If f(X) is a quadratic residue for half the elements in $\Bbb{F}_p^\times$ (the unit group of $\Bbb{F}_p$) we have that $\#E(p)= p + 1$ (since each residue would give you two solution for y and hence 2 points, and $0$ only gives you one). So we see by Hasse-Weil that the number of points in $E(\Bbb{F_p})$ is $p + 1 + \mbox{error term}$ where $\mbox{error term} \leq 2\sqrt{p}$. Thus it is plausible to guess that $f(X)$ is a residue in $\Bbb{F_p}$ approximately half the time.

However when looking at the actual number of points on an elliptic curve $E$ over a finite field $\Bbb{F_p}$, it is not the case in general. For instance as in this paper (Theorem 2.1) and this paper (Proposition 1 & 2).

share|improve this answer
    
Yes, but the claim is not that the value will definitely be that, but rather that "it is plausible to suggest" that the count will be approximately half. Theorem 2.1 of the first paper, for instance, gives the number of points as $(p-3)/2$ when $p\equiv 5\pmod{6}$; for large primes, this is indeed, very close to "half". –  Arturo Magidin Jun 6 '12 at 3:38
5  
The statement in question is that for approximately half of the values $x \in \mathbb{F}_p$, $f(x)$ is a quadratic residue. You can't disprove this until you make the statement precise. And in fact, it is a reasonable statement in that the error is at most $2\sqrt{p}$. –  Pete L. Clark Jun 6 '12 at 3:39
1  
@ArturoMagidin Ah I see that the emphasis is in the plausibility. It is true then that the Hasse-Weil estimate certainly applies. Should I remove my answer then? –  Eugene Jun 6 '12 at 3:43
    
@Eugene: Well, perhaps you can expand it instead, and note the difference between the actual count and the rough guesstimate. –  Arturo Magidin Jun 6 '12 at 3:45
1  
@Eugene: I expect that the paragraph in question is in fact a preamble to Hasse-Weil, with Hasse-Weil making that "guesstimate" precise and justifying it... –  Arturo Magidin Jun 6 '12 at 4:13
add comment

Noone is implying what you say...it is a heuristic argument not a proof. The idea is that modulo most $p$, the cubing function permutes the integers mod $p$. Then $f(x) = x^3 + Ax + B$ will "roughly" permute the integers mod $p$ (since it is a sum of the cubing function, the identity function and a constant).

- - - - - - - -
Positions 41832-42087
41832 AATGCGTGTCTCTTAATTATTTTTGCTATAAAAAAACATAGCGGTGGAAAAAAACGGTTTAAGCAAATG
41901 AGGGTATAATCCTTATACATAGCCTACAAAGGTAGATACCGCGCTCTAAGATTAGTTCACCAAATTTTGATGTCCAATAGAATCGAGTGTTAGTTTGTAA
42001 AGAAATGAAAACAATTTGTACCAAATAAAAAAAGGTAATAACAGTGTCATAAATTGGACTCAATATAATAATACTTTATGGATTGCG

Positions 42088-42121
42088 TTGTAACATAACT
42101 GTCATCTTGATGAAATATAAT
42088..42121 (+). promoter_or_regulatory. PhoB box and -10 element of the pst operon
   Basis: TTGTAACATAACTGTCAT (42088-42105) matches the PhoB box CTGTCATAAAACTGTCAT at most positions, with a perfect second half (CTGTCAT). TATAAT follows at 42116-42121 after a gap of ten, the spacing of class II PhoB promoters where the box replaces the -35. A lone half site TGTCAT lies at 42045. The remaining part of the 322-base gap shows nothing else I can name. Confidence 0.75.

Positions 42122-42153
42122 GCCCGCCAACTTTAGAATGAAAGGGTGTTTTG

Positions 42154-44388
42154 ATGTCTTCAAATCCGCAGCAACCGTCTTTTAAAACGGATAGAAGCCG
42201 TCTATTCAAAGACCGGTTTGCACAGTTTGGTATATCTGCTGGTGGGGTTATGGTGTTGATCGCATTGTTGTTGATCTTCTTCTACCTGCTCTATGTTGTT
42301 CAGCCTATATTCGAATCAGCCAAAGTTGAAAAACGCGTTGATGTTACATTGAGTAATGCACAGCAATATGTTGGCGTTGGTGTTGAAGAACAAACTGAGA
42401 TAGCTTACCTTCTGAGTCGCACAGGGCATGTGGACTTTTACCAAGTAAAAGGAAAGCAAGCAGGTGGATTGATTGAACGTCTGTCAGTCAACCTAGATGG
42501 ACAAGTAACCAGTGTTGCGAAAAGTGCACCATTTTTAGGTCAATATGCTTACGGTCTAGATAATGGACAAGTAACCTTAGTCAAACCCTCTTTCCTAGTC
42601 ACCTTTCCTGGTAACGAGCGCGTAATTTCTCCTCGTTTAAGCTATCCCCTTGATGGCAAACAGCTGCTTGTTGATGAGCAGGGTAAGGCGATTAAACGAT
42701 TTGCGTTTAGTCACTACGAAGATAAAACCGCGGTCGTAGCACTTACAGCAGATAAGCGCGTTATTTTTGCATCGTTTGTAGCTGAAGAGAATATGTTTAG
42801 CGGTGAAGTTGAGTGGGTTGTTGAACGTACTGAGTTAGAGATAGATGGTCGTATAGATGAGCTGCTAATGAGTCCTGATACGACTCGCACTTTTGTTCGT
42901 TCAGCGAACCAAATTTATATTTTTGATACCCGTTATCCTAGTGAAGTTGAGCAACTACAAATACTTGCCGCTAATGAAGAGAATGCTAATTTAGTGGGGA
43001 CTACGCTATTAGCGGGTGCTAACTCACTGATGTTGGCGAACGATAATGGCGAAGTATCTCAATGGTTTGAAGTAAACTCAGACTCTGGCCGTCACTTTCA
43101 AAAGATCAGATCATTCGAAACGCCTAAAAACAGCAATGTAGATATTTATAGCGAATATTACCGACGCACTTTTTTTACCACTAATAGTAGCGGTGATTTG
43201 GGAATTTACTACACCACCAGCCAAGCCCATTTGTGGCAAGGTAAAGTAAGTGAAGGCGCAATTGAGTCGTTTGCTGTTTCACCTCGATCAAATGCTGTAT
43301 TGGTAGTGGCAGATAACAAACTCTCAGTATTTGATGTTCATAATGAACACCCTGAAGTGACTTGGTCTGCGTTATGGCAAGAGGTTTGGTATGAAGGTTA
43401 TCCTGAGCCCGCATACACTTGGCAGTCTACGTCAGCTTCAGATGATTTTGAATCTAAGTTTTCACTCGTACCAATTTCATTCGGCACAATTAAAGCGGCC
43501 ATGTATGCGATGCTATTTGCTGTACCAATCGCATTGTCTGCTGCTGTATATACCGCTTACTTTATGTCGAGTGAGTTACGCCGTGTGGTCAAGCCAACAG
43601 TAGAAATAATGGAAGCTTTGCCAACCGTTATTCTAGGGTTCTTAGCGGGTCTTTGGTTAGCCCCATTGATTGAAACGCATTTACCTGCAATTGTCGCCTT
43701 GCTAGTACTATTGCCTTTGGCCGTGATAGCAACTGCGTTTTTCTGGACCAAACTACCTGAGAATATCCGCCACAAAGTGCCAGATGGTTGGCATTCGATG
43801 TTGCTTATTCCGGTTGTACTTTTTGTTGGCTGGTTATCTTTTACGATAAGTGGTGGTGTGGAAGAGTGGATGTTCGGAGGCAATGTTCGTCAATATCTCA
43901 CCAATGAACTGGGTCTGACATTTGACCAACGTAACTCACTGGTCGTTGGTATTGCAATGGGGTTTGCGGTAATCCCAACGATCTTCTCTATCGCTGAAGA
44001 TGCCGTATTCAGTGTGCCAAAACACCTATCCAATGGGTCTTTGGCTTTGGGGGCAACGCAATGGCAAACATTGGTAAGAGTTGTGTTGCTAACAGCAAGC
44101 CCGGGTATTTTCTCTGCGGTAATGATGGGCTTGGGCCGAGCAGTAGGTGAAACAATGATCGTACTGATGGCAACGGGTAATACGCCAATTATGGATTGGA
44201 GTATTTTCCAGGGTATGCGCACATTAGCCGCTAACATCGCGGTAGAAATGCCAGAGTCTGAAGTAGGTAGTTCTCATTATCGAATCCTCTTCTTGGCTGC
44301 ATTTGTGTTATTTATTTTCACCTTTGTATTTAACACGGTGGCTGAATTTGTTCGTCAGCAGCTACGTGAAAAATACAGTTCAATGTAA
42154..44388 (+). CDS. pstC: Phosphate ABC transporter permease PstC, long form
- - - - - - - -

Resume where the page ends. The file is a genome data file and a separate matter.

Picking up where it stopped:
So really we expect to get approximately $\frac{p-1}{2}$ quadratic residues mod $p$ from the values of $f(x)$, since the values appear to be almost random, a rough permutation of the integers mod $p$.

This is probably supposed to be a heuristic argument supporting the outcome of the Hasse bound. The idea is that each time $f(x)$ is a QR mod $p$ we get $2$ values for $y$ (unless $f(x)=0$ in which we get $1$). But our previous argument suggests that roughly $\frac{p-1}{2}$ of the values of $f(x)$ will give quadratic residues. Adding in the point at infinity we expect that $E(\mathbb{F}_p)$ is roughly:

$2(\frac{p-1}{2})+1+1 = p+1$.

The Hasse bound makes this more precise:

$|E(\mathbb{F_p}) - (p+1)| \leq 2\sqrt{p}$

i.e. the "error" cannot be more than $2\sqrt{p}$ in either direction. This result actually works for any finite field (replace $p$ with $q=p^n$).

share|improve this answer
add comment

Your Answer

 
discard

By posting your answer, you agree to the privacy policy and terms of service.

Not the answer you're looking for? Browse other questions tagged or ask your own question.